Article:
Nigerian army intervenes to end clashes in city
Authorities in the central Nigerian city of Jos extended a curfew and ordered the army to shoot on sight on Saturday to prevent new clashes between ethnic and religious gangs after fighting killed at least 20 people.
The governor of Plateau state, of which Jos is the capital, imposed a 24-hour curfew on neighbourhoods of the city that have been racked by violence in which rival gangs burned churches and mosques, forcing thousands from their homes.
A statement from the governor’s office, read out on local radio, said the security forces had been directed to shoot on sight to enforce the measure. Sporadic violence continued overnight despite a previous dawn-to-dusk curfew.
The sound of automatic gunfire echoed around parts of the city, which lies at the crossroads between Nigeria’s mostly Muslim north and mostly Christian south.
“There is machine gun fire and there are occasional heavy booms. There is smoke everywhere,” said one resident in a neighbourhood on the edge of the unrest, asking not to be named.
“There are Hausas and Beroms who want to fight each other and the army is in the middle trying to create a buffer zone.”
A Reuters witness said people were running to seek refuge early on Saturday close to a mosque which had come under attack but that the streets were quiet in many areas of the city as the security forces patrolled.
The unrest is the most serious of its kind in Africa’s most populous nation, roughly equally split between Christians and Muslims, since President Umaru Yar’Adua took power in May 2007.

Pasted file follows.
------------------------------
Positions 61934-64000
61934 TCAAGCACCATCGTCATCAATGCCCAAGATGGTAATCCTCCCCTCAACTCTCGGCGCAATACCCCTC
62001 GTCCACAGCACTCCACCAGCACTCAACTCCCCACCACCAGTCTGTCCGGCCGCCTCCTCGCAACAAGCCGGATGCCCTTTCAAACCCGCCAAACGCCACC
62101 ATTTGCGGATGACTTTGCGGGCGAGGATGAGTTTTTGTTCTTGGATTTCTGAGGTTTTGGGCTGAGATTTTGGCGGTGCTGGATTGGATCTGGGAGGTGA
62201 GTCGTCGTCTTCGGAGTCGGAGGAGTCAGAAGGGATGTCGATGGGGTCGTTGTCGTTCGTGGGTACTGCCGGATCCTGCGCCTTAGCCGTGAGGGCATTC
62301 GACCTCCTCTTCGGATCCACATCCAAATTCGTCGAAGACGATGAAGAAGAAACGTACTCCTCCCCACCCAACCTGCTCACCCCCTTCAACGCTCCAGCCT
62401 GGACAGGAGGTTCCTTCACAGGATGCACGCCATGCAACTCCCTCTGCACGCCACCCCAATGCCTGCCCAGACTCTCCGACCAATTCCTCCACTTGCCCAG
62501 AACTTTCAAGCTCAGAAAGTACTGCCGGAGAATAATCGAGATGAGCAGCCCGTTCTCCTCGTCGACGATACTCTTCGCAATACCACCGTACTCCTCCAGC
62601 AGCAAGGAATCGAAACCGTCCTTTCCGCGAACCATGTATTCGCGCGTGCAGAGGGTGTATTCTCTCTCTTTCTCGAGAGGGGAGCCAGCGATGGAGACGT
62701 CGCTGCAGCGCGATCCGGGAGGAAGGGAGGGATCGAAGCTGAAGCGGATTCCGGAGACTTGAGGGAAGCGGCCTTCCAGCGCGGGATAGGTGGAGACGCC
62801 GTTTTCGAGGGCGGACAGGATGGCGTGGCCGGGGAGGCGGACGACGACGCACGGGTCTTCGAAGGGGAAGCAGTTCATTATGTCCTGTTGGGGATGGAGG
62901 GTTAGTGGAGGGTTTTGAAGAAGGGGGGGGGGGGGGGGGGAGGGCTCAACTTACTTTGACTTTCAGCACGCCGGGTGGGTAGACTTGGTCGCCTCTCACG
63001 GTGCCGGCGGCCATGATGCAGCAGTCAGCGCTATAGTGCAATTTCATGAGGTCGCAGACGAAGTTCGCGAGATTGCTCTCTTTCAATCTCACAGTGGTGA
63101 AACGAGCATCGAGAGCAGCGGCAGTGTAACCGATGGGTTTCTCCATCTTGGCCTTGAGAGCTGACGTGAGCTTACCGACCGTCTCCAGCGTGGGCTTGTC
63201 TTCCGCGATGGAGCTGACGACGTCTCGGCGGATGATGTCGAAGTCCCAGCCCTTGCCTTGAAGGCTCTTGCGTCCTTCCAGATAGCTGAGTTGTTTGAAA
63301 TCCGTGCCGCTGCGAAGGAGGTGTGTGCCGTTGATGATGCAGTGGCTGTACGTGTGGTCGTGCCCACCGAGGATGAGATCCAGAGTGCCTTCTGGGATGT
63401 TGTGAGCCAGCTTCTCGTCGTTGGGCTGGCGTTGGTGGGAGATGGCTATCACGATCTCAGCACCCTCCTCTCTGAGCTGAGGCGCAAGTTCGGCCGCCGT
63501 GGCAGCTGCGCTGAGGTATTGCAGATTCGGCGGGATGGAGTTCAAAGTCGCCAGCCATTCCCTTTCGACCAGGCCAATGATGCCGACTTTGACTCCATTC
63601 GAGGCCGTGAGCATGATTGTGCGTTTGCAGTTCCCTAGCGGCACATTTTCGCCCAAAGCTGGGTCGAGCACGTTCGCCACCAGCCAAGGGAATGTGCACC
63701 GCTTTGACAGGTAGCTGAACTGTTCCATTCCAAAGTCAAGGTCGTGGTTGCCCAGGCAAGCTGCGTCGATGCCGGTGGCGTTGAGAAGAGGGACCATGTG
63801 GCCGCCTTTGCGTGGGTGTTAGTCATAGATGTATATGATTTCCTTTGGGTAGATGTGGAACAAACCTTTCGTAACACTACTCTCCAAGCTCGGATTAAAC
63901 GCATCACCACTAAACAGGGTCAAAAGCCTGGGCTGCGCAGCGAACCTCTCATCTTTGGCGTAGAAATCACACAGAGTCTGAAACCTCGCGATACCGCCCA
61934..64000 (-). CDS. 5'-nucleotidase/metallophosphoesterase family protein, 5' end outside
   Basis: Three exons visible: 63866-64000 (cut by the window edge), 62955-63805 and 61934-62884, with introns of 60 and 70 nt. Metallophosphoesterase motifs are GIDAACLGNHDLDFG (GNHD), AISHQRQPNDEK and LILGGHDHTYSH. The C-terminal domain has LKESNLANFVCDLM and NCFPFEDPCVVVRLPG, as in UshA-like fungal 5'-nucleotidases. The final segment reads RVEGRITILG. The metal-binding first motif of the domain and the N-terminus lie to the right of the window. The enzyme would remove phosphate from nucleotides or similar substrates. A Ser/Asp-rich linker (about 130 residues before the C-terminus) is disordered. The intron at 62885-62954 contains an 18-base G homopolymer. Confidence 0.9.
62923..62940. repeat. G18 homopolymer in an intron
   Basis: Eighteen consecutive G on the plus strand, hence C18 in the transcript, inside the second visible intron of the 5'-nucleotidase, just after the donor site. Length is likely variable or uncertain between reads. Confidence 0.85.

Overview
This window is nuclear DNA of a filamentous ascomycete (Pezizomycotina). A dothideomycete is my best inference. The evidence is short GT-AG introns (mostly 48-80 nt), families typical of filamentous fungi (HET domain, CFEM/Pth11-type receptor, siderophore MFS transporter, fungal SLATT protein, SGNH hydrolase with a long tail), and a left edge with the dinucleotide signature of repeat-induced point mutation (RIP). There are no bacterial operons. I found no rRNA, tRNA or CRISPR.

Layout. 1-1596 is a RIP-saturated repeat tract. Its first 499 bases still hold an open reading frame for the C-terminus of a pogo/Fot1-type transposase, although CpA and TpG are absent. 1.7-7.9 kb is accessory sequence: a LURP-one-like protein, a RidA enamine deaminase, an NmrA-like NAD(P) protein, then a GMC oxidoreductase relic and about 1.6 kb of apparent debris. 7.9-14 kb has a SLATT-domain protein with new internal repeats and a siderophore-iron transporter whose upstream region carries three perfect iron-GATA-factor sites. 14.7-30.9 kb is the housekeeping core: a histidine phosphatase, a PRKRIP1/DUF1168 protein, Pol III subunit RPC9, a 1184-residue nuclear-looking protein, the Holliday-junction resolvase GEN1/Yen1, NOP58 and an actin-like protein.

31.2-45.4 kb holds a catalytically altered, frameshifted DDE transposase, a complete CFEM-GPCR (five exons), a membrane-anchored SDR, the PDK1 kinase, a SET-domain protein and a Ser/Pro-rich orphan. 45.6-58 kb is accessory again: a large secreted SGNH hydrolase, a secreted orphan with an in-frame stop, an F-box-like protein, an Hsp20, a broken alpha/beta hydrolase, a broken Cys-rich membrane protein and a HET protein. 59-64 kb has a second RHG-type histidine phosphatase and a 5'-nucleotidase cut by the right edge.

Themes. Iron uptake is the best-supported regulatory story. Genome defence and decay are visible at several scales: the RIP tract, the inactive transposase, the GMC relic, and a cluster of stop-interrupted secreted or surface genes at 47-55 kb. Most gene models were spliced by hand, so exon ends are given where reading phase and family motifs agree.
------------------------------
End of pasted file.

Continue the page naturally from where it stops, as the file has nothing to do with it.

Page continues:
The Red Cross said on Friday that at least 20 people had been killed and more than 300 injured.
The clashes between gangs of Muslim Hausas and mostly Christian Beroms were triggered by a disputed local government chairmanship election.
Residents said demonstrators from the Hausa ethnic group began protesting early on Friday after rumours spread that their ANPP party candidate had lost the race to the ruling PDP party.
Christians and Muslims generally live peacefully side by side in Africa’s top oil producer, a country of 140-million people.
But hostility has simmered in the past in Plateau state.
Hundreds were killed in ethnic-religious street fighting in Jos in 2001. Three years later, hundreds died in clashes in the town of Yelwa, leading then-president Olusegun Obasanjo to declare a state of emergency and impose a curfew.
The tensions in Plateau state have their roots in decades of resentment by indigenous minority groups, mostly Christian or animist, towards migrants and settlers from Nigeria’s Hausa-speaking Muslim north. - Reuters